Help! I Have to Teach Rock and Mineral Identification and I’m Not a Geologist!

Have you ever had this thought? “Help! I have to teach rock and mineral identification and I’m not a geologist.” Identifying rocks and minerals is difficult. Even the most experienced geologists are stumped sometimes (often when an elementary student hands you a random rock they found on the playground and want to know what it is on the spot!). Minerals can have many colors and shapes while rocks sometimes just look alike.

Ask-a-Geologist Q&A Video #12: How do you clean streak plates?

Several of our readers have written to us and asked: How do you clean streak plates? In case you are not familiar with streak plates, they are little pieces of unglazed porcelain tile that you use to test the streak color of a mineral. There are black streak plates and white streak plates. You use the black plates for light-colored minerals and white plates for dark-colored minerals. To test the streak, you rub the mineral across the streak plate and see what color shows up on the plate. That is the streak or the color of the mineral in powdered form. When you do the test you need to rub hard on the streak plate because you are trying to crush part of the sample into a fine powder. Over time the plates will become dirty and you will want to clean them.

Rock & Mineral Books that I Love

I get a lot of questions here at Mini Me Geology about rock and mineral books. While I write all of our books about the identification of rocks and minerals, one book that I will not attempt is a compilation of every rock and mineral type known. Why? Because there are so many fabulous books already out there. I have several sitting on my bookshelf that I truly love so here is my list just in case you want to add to your own rock and mineral book library.

Ask-a-Geologist Video #11: Why do pumice and scoria have holes and granite does not?

Hi everyone, today we have another great ask-a-geologist question from one of our fabulous readers. Peter wrote to us and asked: Granite, pumice, and scoria are igneous rocks, but why doesn’t granite have airholes, but the other two do?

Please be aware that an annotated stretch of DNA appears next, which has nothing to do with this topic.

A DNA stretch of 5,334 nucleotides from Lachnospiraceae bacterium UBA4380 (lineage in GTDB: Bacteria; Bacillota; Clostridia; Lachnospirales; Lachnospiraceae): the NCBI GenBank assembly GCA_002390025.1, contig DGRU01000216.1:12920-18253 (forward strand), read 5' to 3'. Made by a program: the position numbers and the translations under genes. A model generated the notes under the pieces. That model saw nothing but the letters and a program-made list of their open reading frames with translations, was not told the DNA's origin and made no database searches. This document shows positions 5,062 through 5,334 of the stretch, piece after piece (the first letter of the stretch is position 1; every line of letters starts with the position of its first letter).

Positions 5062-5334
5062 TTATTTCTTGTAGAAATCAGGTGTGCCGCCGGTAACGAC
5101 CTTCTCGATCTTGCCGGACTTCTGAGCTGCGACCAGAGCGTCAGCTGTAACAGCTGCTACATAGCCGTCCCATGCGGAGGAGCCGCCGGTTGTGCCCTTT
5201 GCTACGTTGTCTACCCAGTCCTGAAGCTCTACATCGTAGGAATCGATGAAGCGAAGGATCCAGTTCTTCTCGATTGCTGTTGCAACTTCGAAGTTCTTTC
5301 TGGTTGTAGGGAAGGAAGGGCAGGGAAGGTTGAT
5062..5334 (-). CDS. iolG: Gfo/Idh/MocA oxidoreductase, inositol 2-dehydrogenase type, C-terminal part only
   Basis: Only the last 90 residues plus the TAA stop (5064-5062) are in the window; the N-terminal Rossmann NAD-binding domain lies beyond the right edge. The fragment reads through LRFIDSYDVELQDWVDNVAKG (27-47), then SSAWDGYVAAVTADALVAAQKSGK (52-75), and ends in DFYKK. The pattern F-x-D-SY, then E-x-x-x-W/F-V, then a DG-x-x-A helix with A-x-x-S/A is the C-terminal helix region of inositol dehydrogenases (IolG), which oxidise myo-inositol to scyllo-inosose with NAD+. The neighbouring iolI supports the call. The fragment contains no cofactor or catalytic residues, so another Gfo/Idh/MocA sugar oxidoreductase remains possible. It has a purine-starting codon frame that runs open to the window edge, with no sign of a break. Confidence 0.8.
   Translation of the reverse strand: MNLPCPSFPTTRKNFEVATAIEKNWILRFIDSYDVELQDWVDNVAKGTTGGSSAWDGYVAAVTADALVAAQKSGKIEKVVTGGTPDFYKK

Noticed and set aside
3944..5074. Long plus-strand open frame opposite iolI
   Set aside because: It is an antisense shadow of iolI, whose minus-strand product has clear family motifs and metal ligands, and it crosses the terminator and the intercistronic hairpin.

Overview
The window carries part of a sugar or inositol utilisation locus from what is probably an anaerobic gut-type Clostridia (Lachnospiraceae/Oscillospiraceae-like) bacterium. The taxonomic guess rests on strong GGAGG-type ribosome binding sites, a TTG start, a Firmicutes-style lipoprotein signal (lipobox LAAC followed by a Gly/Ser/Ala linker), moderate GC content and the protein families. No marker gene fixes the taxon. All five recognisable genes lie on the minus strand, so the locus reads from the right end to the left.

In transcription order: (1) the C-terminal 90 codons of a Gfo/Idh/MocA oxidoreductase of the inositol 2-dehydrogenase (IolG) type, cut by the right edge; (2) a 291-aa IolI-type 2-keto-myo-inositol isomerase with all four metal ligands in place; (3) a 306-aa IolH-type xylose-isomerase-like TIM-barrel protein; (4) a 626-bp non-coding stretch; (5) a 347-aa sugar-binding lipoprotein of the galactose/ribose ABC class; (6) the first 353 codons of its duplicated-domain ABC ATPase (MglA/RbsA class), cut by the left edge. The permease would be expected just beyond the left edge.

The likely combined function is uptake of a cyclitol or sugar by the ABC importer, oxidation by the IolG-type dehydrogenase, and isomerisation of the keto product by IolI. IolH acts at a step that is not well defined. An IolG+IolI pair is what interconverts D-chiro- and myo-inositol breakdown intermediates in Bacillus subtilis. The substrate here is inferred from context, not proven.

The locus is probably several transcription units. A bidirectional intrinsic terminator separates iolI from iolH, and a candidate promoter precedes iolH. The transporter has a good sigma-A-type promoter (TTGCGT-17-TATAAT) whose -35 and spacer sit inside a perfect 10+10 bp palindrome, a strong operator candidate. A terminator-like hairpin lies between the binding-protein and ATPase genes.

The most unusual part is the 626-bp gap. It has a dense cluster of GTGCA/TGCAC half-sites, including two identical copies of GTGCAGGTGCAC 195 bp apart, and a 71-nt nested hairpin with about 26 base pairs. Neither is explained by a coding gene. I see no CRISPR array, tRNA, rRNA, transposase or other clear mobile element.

Ask-a-Geologist #10: What Are The Remains Of Once Living Organisms Found In Sedimentary Rocks?

Fossils are the remains or impressions of once living organisms that you can find in sedimentary rocks. There are two basic types of fossils that geologists and paleontologists talk about. These are body fossils and trace fossils. Body fossils are a real body part of an animal such as a dinosaur bone or a shark tooth. A trace fossil is something that shows evidence that something was there such as tracks, burrows, trails, molds, casts, and impressions.

Ask-A-Geologist Question #9: What grains are in conglomerate rocks?

Hi everyone! Today I’m here to answer another fabulous question from one of our readers. Today’s question is about the sedimentary rock conglomerate. Matthew asks: What grains are in conglomerate rocks?

Ask-A-Geologist #8: What is obsidian rock used for?

Hi everyone! Today I am back with another fabulous question from one of our readers. Today’s question is about obsidian. John asks: What is obsidian rock used for?

Tracy Barnhart of Mini Me Geology Interviewed on Lowcountry Live

A few weeks ago, I did an interview on Lowcountry Live, a local television show in Charleston, SC.  I really appreciate Lowcountry Live having me on the show!  Check out the video here: